Feeds

13 MILLION gamers in ID theft scare after Nexon breach

Game items offered to punters who change their passwords

Using blade systems to cut costs and sharpen efficiencies

An estimated 13 million gamers have been left at greater risk of ID theft following a breach at gaming firm Nexon.

Data including names, usernames, encrypted resident registration numbers and password hashes was exposed as a result of the breach at Nexon, which maintains the popular online role-playing game, Maple Story. The data breach followed a hack on a backup server for Maple Story late last week. Details of the 5 million customers of other games maintained by Nexon were not exposed.

Nexon has promised to bolster its security in the wake of the attack, the Korean Herald reports. In addition, it is offering game items to gamers who change their passwords.

The security flap could hardly have come at a worse time for Nexon, which plans to float its business in little over a week on 6 December.

The breach at Nexon is only the latest in a growing list of security flaps involving video game developers this year, the most notorious of which led to the weeks-long suspension of Sony's PlayStation Network back in April.

Matt Pauker, co-founder of data encryption firm Voltage Security, said the latest breach underlines the fact that gaming security firms need to take security more seriously if they want to retain the trust of their fans.

"This is unfortunately the latest in a string of attacks against gaming sites; hackers have realised that they represent a virtual treasure trove of personal consumer data," Pauker said. "It's time for the gaming companies to realise that security can't be an afterthought. Good security is just as important as good graphics." ®

The smart choice: opportunity from uncertainty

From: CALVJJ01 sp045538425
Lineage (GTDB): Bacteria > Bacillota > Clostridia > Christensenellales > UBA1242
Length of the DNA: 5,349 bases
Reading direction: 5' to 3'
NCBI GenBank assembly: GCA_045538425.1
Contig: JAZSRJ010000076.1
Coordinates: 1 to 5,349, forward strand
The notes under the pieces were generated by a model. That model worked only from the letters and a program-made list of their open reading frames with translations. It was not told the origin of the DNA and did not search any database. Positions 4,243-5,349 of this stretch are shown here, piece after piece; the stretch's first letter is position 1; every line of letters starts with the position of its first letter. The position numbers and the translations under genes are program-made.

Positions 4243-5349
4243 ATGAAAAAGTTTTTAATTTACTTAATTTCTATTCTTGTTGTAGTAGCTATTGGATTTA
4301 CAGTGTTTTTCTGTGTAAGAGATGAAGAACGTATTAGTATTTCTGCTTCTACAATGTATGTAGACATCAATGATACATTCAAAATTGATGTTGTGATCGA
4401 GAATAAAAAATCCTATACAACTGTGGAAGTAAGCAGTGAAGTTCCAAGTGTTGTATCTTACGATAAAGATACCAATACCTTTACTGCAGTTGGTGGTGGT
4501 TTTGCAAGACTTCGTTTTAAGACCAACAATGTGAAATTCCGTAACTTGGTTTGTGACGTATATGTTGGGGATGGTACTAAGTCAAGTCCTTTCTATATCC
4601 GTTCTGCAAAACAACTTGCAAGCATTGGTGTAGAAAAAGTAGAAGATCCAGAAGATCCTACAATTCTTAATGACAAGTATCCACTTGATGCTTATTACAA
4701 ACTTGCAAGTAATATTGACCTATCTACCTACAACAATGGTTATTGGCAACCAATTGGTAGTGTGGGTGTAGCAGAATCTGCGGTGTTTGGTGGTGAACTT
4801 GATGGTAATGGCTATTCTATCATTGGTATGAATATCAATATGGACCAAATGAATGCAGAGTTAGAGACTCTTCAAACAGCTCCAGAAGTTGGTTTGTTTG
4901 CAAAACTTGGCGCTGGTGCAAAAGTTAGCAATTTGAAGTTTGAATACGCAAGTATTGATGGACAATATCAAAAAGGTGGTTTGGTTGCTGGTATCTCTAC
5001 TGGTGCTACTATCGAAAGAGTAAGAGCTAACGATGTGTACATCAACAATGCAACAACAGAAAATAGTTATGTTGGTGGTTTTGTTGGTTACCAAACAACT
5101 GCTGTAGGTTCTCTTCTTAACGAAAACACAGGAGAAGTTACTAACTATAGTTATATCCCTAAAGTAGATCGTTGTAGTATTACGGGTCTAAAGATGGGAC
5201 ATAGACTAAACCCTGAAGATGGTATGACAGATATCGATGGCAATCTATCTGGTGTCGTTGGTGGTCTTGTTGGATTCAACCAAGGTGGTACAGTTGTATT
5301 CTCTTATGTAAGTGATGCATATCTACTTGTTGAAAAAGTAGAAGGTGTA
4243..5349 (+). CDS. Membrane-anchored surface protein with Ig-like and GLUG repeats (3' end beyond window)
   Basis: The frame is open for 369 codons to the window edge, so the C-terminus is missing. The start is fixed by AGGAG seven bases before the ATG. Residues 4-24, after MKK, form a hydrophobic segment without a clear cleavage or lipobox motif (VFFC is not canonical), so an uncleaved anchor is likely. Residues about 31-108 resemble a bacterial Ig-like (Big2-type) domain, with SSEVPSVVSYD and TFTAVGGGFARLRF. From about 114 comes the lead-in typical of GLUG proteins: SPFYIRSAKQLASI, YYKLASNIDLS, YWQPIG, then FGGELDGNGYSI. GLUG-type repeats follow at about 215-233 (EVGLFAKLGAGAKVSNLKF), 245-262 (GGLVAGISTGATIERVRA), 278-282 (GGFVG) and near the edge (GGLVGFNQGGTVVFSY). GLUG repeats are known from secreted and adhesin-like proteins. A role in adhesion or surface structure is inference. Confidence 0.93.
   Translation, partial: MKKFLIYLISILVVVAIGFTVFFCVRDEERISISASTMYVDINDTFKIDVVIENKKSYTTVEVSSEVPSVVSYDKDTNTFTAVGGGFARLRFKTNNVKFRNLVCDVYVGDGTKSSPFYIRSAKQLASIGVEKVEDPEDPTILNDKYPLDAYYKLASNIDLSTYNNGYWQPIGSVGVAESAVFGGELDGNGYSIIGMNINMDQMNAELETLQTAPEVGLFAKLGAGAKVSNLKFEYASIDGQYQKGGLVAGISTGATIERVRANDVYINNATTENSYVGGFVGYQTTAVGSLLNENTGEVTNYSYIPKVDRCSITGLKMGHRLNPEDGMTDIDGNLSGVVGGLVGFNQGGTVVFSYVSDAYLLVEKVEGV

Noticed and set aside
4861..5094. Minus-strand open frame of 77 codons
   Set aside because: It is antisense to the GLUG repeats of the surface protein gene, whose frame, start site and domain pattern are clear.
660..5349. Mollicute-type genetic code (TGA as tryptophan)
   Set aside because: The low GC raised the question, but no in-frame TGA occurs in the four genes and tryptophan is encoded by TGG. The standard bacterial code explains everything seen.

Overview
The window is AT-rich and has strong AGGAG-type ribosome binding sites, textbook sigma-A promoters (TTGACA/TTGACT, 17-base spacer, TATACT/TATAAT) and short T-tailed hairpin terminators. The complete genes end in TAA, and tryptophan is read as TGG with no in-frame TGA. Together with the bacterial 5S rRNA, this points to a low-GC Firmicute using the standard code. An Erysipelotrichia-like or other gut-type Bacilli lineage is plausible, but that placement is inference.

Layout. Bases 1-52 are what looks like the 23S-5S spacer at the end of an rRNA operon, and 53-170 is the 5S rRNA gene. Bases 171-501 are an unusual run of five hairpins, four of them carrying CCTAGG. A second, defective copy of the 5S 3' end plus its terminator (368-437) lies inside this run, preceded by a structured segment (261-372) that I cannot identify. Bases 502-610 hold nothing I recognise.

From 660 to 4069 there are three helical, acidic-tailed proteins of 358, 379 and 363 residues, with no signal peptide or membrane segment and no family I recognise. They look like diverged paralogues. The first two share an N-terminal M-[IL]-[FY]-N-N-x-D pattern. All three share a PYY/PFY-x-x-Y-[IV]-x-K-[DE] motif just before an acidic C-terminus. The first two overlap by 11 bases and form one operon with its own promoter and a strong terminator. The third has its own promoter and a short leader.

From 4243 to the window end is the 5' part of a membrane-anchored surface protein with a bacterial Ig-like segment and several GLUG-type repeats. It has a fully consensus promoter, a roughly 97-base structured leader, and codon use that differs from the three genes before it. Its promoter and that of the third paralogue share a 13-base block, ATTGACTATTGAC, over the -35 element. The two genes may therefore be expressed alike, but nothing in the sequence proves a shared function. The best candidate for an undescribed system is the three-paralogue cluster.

More from The Register

next story
Yorkshire cops fail to grasp principle behind BT Fon Wi-Fi network
'Prevent people that are passing by to hook up to your network', pleads plod
HIDDEN packet sniffer spy tech in MILLIONS of iPhones, iPads – expert
Don't panic though – Apple's backdoor is not wide open to all, guru tells us
NEW, SINISTER web tracking tech fingerprints your computer by making it draw
Have you been on YouPorn lately, perhaps? White House website?
LibreSSL RNG bug fix: What's all the forking fuss about, ask devs
Blow to bit-spitter 'tis but a flesh wound, claim team
Black Hat anti-Tor talk smashed by lawyers' wrecking ball
Unmasking hidden users is too hot for Carnegie-Mellon
Manic malware Mayhem spreads through Linux, FreeBSD web servers
And how Google could cripple infection rate in a second
Don't look, Snowden: Security biz chases Tails with zero-day flaws alert
Exodus vows not to sell secrets of whistleblower's favorite OS
Own a Cisco modem or wireless gateway? It might be owned by someone else, too
Remote code exec in HTTP server hands kit to bad guys
prev story

Whitepapers

Seven Steps to Software Security
Seven practical steps you can begin to take today to secure your applications and prevent the damages a successful cyber-attack can cause.
Consolidation: The Foundation for IT Business Transformation
In this whitepaper learn how effective consolidation of IT and business resources can enable multiple, meaningful business benefits.
Designing a Defense for Mobile Applications
Learn about the various considerations for defending mobile applications - from the application architecture itself to the myriad testing technologies.
Build a business case: developing custom apps
Learn how to maximize the value of custom applications by accelerating and simplifying their development.
Consolidation: the foundation for IT and business transformation
In this whitepaper learn how effective consolidation of IT and business resources can enable multiple, meaningful business benefits.